The Food and Drug Administration (FDA) recently published an updated draft on guidelines for using electronic health record (EHR) data in clinical investigations to collect comments from the industry. Released in May, these proposed industry guidelines are meant to address the issues resulting from the ever-changing technology-based tools that allow ease of data collection in healthcare fields. The guidelines specifically address the following as it relates to clinical investigations:
- If and how to use EHRs as a source of data
- Ensuring EHRs are interoperable with electronic data capture (EDC) systems
- Maintaining quality and integrity of EHR data collected and used in clinical investigations
- Meeting FDA inspection, record-keeping and record-retention requirements
EHRs as a Data Source
EHRs are defined in this guidance as: “electronic platforms that contain individual electronic health records for patients and are maintained by health care organizations and institutions.”
The EHR itself is in general not under the jurisdiction of the FDA; however, when conducting clinical trials, the data used must be verifiable for quality and integrity by the FDA. Using EHRs as a data source supplies several benefits, including improved patient safety, data accuracy and clinical trial efficiency. For example, EHRs could allow investigators to access real-time longitudinal data, or to get additional insights on long-term safety and accuracy without dedicated data collection and human labor.
Interoperability with Other Systems
It is important EHRs are interoperable with Electronic Data Capture (EDC) systems to simplify data collection and reduce the risk of errors. Several challenges can hamper the interoperability of both systems such as the diverse clinical data standards between the health care and clinical research communities, or diverse ownership of the electronic systems with an organization.
Meeting FDA Requirements
EHR data sources must meet FDA requirements and ensure data is “attributable, legible, contemporaneous, original, and accurate” (referred to as ALCOA). EHRs do not have to be certified by the ONC Health IT Certification Program. However if they are not certified, the sponsors using the EHR for a study need to set-up control systems that guarantee the confidentiality, integrity and reliability of the data. Such internal control systems include:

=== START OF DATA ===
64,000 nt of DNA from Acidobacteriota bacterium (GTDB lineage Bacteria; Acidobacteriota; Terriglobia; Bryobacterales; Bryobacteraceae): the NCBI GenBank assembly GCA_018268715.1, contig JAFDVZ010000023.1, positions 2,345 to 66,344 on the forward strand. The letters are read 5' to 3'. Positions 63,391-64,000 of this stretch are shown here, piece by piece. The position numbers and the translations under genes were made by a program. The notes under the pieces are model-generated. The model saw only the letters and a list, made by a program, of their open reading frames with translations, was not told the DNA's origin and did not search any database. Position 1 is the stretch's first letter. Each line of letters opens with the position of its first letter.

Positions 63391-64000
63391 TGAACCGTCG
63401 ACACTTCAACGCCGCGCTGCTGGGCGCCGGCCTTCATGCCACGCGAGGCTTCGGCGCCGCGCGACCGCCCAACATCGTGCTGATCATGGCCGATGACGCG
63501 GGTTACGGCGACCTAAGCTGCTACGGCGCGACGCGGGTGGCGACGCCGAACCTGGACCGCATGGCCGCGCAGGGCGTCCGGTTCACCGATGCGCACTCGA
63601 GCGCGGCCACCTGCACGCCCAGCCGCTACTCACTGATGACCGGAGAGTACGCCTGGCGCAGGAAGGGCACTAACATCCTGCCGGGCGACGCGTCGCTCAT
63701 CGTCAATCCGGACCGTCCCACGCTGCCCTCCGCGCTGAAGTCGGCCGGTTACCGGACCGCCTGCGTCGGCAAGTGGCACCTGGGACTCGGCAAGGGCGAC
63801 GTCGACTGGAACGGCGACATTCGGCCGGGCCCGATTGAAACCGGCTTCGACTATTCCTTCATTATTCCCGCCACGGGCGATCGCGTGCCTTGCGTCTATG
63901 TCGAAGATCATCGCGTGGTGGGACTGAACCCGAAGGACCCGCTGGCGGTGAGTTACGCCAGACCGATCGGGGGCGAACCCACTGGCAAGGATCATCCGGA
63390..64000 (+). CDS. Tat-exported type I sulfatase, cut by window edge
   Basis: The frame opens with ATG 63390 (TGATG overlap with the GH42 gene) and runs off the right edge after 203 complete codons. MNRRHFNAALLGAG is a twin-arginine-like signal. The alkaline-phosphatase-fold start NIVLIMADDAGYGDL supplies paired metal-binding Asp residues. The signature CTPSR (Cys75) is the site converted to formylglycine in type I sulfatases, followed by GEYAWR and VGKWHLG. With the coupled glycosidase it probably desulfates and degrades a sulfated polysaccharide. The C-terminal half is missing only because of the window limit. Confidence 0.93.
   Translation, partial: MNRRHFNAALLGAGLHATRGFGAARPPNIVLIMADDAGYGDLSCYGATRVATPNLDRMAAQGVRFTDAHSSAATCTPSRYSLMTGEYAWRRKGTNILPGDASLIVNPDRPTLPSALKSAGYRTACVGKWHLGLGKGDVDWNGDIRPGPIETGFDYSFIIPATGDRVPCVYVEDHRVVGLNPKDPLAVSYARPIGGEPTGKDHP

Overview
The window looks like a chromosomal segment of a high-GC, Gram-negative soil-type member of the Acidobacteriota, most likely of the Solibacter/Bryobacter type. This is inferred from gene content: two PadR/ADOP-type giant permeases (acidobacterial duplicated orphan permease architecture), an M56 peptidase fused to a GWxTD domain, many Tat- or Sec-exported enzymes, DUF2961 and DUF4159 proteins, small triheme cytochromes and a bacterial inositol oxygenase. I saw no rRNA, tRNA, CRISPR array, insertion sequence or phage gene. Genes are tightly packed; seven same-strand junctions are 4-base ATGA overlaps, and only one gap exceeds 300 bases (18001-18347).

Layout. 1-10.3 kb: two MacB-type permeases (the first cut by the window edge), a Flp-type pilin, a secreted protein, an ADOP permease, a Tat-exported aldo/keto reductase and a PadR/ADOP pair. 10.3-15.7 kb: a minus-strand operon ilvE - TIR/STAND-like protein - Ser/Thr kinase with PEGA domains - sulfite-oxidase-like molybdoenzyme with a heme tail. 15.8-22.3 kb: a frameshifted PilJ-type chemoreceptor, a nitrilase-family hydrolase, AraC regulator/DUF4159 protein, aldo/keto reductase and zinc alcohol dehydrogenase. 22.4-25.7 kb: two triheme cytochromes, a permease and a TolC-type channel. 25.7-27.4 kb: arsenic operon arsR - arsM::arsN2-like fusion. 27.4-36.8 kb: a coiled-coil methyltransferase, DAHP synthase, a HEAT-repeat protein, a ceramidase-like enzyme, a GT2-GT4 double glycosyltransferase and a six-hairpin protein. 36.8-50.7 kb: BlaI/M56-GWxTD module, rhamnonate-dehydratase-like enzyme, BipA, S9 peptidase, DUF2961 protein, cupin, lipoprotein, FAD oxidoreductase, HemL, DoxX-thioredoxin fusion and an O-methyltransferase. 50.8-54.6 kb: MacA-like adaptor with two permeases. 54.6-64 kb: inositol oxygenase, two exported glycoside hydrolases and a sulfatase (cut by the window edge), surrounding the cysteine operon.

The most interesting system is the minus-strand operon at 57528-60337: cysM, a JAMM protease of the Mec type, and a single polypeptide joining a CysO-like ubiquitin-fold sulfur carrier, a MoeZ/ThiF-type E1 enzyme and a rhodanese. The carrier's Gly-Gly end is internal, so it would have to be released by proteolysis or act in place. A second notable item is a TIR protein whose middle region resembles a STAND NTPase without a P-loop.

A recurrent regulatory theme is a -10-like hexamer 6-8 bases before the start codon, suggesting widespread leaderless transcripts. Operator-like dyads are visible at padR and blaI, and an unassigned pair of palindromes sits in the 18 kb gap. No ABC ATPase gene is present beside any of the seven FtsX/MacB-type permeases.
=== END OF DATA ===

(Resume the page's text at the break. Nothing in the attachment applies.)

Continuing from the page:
- A limited access to the electronic system for authorized users
- Identifiable authors of records
- Audit trail to track changes to data
- Records being kept available for FDA inspection for a duration required by applicable regulations
CommCare can Serve as an EHR to Collect Data used in Clinical Trials
CommCare, our software platform, is being used in numerous clinical trials. It plays the role of an integrated platform that can digitally manage the clinical trial: from the informed-consent process, the storage of the ICH documentation to the collection of clinical data and its integration to EDC. We are happy to see this guidance from the FDA which means CommCare source data can be used in FDA-approved clinical trials. CommCare has already been deployed in the following use cases:
- Real-time monitoring of patients enrolled in clinical trials.
- Provider to patients communication systems, such as sending SMS reminders to ensure protocol adherence.
- Implementing CDISC ODM standards for integration with EDC systems in clinical platforms like OpenClinica. This enabled automated creation of applications based on the CRF definition in the EDC system, with full electronic data capture from the CommCare application to the EDC system.
- Enabling data collected and hosted on our cloud to meetthe essential security and availability requirements for HIPAA compliance and this FDA guidance.
- Enabling data collection in remote areas without cell service or Wi-Fi access.
CommCare is used by a network of 500 partners throughout 50 emerging countries. This network is a valuable resource for Investigators who can leverage professionals who are already equipped and trained on CommCare. If you’re interested in learning more about CommCare for Clinical Trials, please get in touch with our team.